The US trade deficit widened for the second straight month in July, reaching the highest level since February, as imports hit an all-time high. The deficit in goods with China and the European Union set records, reports the AP. The Commerce Department said Wednesday that the deficit in goods and services—the difference between what America sells and what it buys from other countries—rose to $50.1 billion in July from $45.7 billion in June. Exports slipped 1% to $211.1 billion, while imports increased 0.9% to a record $261.2 billion on increased purchases of trucks and computers. The deficit rose despite President Trump's efforts to bring it down by renegotiating trade agreements and imposing taxes on imports.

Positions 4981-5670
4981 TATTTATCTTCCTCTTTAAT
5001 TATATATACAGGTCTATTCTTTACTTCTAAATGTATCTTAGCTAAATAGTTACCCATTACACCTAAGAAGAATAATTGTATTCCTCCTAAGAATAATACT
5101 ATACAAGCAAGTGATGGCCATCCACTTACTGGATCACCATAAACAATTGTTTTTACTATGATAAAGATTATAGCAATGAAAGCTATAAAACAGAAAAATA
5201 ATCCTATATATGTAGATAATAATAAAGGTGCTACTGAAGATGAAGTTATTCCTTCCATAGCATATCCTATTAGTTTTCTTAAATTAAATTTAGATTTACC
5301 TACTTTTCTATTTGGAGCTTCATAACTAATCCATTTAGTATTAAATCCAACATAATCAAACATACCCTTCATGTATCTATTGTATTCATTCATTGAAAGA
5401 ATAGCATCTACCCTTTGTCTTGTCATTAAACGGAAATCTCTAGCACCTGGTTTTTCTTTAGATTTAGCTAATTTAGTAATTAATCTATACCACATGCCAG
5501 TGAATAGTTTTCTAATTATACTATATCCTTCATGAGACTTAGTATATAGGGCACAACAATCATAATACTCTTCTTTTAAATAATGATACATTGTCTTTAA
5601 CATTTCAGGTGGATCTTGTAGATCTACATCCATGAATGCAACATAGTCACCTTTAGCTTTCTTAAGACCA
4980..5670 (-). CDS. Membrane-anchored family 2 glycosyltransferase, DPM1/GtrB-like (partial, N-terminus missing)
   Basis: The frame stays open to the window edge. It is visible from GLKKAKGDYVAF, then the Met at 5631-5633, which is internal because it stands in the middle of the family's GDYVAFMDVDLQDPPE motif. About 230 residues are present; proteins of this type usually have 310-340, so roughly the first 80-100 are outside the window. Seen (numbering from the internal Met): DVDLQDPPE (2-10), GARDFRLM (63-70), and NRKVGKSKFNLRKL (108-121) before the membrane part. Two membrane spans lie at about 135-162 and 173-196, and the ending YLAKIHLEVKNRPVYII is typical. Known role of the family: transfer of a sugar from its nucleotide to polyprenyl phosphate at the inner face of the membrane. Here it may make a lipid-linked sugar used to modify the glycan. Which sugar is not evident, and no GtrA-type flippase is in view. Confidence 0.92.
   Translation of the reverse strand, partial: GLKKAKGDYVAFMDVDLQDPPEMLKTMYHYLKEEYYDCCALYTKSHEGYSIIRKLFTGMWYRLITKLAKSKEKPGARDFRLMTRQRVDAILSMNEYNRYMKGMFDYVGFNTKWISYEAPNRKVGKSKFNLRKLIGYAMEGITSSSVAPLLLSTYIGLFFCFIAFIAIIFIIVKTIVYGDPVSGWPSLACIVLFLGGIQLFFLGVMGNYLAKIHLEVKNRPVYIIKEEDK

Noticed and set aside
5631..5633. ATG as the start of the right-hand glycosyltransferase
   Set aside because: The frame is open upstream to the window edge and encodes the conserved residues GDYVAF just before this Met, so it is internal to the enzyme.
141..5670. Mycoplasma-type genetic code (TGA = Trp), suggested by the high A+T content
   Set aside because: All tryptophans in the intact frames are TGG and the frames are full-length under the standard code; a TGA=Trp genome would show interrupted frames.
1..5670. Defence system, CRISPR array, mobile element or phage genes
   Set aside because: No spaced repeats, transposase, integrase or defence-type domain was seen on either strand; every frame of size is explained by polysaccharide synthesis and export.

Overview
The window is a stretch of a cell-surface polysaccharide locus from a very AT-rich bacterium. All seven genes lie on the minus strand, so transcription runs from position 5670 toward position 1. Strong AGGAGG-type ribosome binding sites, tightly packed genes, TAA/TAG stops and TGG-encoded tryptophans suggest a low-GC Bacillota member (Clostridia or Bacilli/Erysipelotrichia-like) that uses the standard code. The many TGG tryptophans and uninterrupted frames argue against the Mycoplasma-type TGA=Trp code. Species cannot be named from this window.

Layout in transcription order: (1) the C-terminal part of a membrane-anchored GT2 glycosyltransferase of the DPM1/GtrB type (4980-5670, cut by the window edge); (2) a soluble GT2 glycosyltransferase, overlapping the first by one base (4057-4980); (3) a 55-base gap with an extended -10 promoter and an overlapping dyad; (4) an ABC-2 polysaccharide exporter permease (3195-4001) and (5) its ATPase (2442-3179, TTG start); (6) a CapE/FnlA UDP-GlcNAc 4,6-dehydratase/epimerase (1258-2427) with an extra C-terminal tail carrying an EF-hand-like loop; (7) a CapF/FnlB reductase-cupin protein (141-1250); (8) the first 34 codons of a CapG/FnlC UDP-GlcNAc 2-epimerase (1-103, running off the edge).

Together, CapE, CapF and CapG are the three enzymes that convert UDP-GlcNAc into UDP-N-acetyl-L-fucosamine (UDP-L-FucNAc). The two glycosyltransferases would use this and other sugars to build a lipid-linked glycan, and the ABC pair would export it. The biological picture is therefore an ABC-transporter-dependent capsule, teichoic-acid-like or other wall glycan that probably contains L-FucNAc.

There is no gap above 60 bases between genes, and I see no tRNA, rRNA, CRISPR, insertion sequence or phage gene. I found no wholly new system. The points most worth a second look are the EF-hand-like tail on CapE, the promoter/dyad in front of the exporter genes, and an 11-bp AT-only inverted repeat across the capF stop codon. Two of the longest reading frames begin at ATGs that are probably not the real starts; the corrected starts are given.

So far, Trump's aggressive policies have had little impact on trade numbers. The goods deficit with China rose 10% in July to a record $36.8 billion. The EU gap shot up 50% to a record $17.6 billion and with Canada nearly 58% to $3.1 billion. The July deficit with Mexico, though, plunged 25% to $5.5 billion. So far this year, the trade deficit is up 7% from January-July 2017. Trump views trade deficits as a result of bad trade deals and abusive behavior by America's trading partners, but mainstream economists blame an economic reality that can't be changed much by trade policy: Americans spend more than they produce, and imports fill the gap, particularly as a strong US economy encourages Americans to buy more foreign products.
(Read more trade deficit